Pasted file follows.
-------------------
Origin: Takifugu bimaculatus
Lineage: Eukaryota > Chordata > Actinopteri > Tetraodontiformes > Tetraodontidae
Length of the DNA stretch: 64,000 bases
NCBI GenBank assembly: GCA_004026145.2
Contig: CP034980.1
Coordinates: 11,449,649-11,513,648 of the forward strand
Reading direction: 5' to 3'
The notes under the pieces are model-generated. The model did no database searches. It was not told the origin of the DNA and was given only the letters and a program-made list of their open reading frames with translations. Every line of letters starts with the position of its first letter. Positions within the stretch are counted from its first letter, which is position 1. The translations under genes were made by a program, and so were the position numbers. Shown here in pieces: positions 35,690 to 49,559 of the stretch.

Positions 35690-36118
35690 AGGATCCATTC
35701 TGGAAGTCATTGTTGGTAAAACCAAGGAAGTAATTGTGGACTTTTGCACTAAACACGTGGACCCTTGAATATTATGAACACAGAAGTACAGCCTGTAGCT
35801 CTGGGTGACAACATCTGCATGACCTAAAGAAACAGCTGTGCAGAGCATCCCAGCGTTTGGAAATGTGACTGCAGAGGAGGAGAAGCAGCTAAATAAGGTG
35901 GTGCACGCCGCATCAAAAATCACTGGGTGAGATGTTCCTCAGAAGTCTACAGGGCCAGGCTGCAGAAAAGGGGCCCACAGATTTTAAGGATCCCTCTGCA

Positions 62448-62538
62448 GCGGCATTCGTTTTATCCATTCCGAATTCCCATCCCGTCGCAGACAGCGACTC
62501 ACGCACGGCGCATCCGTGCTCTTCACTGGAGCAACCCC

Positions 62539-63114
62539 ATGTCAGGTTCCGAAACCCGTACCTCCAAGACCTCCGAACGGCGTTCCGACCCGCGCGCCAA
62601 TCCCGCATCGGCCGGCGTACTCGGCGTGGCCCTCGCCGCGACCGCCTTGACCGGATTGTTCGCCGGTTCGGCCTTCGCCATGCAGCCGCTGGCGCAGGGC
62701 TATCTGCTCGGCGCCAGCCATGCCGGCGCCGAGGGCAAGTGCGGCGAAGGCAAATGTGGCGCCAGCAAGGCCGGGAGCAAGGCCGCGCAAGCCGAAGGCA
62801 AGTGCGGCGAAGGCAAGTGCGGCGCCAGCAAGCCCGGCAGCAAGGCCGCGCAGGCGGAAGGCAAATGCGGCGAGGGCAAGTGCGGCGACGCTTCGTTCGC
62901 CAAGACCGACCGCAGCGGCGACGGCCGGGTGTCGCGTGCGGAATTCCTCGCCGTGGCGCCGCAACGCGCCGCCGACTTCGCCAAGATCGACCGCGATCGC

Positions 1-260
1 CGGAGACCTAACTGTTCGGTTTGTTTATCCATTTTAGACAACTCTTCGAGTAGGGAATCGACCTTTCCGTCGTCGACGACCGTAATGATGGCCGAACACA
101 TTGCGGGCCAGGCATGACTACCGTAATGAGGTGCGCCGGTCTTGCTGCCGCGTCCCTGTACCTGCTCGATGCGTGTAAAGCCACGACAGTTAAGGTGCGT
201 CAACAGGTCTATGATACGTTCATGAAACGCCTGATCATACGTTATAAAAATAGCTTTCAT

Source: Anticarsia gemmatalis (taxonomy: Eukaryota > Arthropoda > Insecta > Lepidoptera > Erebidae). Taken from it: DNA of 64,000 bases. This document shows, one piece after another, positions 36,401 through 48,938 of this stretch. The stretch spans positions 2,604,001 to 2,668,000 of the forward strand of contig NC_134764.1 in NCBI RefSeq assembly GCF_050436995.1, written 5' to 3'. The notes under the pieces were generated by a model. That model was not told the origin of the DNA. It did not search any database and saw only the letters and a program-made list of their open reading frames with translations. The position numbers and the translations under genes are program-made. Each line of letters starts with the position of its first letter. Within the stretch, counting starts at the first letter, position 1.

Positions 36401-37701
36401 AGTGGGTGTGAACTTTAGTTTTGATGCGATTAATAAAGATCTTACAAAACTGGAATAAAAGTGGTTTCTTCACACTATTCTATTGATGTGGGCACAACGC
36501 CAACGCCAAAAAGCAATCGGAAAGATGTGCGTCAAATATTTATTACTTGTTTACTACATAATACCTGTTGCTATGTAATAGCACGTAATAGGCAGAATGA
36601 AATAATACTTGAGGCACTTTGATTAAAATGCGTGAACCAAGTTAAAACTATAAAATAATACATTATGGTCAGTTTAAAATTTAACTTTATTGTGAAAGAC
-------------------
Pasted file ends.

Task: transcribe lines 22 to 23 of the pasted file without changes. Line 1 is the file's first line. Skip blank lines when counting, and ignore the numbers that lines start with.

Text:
62901 CAAGACCGACCGCAGCGGCGACGGCCGGGTGTCGCGTGCGGAATTCCTCGCCGTGGCGCCGCAACGCGCCGCCGACTTCGCCAAGATCGACCGCGATCGC

Positions 1-260